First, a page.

History of MRI scanners

MRI or magnetic resonance imaging was first used as a tool for medical diagnosis in the latter part of the 20th Century. It is based on the scientific process Nuclear magnetic resonance (NMR). NMR was discovered in the 1930’s by Felix Bloch and Edward Purcell, who found that magnetic fields and radio waves could manipulate the alignment of atoms and reveal the properties of chemical compounds. Bloch and Purcell were awarded the Nobel Prize for Physics, for the discovery, in 1952.

MRI is the safest method of looking into the human body because it doesn’t use harmful rays or chemicals to reveal the parts of the body. It also provides the most detailed picture of the body compared to computed tomography (CT) scans or X-rays.

MRI was first patented in the US as “Apparatus and Method for detecting cancer in the tissue” by Doctor Raymond Damadian in 1974. The first full body Scanner was built by Dr Damadian in 1977, he named the machine Indomitable.

Over the years, technology for visualising the images generated by MRI scanners has improved greatly. In the 1970s and 80’s the development in MRI helped see abnormalities in the brain and spine, which had always eluded CT scanners.

In 2003 the Nobel Prize for Medicine was awarded to two scientists for their discoveries on the field of MRI. Paul Lauterbur and Peter Mansfield were given the prize for their work in the development of imaging of MRI scanners.

Lauterbur’s work developed a technique which added a second magnetic field to the MRI scanner. This added a second dimension to the images. Gradients in one of the magnetic fields were used to determine the differences in human tissue. This meant that MRI scans could be more detailed.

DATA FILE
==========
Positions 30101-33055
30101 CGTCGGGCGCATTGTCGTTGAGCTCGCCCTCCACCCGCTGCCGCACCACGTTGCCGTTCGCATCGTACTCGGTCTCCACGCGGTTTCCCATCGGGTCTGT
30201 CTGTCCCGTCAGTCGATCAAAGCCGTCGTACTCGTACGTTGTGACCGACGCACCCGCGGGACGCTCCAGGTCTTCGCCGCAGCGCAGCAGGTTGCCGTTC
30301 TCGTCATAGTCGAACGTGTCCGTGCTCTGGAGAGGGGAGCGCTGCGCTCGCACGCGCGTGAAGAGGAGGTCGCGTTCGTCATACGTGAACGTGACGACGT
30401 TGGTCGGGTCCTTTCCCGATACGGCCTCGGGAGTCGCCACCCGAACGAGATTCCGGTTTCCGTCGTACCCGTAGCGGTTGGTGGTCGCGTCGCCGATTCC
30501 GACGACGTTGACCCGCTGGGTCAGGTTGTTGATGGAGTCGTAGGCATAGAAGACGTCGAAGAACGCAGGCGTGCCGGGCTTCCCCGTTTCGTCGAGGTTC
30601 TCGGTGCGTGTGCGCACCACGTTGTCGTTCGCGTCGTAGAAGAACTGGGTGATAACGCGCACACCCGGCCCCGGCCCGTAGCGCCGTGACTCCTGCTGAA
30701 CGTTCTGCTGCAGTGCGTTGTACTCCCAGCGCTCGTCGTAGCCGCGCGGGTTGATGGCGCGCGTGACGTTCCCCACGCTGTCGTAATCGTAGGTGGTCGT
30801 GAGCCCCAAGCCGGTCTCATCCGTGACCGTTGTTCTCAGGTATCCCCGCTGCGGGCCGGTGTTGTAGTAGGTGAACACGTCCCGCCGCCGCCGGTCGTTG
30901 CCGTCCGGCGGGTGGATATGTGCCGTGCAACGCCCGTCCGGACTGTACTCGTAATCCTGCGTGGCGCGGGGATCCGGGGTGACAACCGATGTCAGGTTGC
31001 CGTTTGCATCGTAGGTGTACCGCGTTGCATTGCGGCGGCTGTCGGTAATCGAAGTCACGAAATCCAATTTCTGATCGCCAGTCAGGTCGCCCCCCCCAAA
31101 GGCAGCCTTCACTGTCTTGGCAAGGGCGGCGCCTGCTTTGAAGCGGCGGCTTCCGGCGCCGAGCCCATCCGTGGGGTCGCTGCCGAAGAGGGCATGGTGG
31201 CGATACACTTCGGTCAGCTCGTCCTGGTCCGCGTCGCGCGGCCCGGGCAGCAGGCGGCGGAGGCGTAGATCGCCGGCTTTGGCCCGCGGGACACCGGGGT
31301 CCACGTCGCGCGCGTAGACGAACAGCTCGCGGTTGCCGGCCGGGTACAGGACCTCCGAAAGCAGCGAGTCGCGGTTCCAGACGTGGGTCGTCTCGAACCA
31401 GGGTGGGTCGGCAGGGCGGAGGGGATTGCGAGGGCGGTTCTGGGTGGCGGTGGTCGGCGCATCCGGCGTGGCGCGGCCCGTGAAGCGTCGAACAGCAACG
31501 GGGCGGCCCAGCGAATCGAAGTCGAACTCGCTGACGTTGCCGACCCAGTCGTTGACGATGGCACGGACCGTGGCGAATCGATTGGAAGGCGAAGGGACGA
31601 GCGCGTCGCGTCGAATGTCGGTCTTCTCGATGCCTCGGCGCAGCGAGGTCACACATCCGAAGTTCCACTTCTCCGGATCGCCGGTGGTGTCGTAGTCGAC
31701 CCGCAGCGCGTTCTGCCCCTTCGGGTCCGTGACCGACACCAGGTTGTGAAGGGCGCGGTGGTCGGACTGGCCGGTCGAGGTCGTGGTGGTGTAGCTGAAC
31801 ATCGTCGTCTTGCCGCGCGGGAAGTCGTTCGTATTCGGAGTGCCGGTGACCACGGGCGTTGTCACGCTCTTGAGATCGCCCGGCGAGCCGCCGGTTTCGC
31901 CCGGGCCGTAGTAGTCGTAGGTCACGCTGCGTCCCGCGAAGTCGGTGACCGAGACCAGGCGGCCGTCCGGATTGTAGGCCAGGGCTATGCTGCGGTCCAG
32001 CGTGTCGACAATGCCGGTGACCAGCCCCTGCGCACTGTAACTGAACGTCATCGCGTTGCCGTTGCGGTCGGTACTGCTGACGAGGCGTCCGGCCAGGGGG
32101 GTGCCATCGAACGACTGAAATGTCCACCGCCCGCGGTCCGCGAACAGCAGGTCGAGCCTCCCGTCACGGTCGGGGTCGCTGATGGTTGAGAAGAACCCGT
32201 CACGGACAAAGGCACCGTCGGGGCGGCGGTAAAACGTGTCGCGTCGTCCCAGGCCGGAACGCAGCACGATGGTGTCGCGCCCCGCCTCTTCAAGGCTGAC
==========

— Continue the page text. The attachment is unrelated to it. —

Mansfield’s work was carried out in the UK at Nottingham University. His work first started in 1967 which mathematically developed the analysing capabilities of MRI. It further developed the 2 dimensional imaging discovered by Lauterbur by improving the speed of the imaging. It also made functional MRI (fMRI) possible.

In 1992 various scientific faculties submitted papers for the use of fMRI, showing the blood flow to various parts of the brain. This technique is particularly useful as it shows the neural activity in the brain.

There is still great scope for development of MRI scanners. Scanning time is now very fast and 3D scanning is extremely useful for detecting hard-to-find cancers of the pancreas and visualising unborn foetuses.

The use of MRI scanners has grown rapidly since the beginning of the 1980s. By 2002 there were around 22,000 scanners worldwide, performing over 60 million examination. This is growing year on year as are developments in technique.

In the future, new developments in the field of MRI are almost endless. The use of MRI in detecting heart conditions is being perfected. Advancement in technology is making hand-held scanners more likely. The technique of fMRI is also in its infancy and as the technique is developed, the way we see the brain will become more detailed which could help to understand a lot more about mental illness.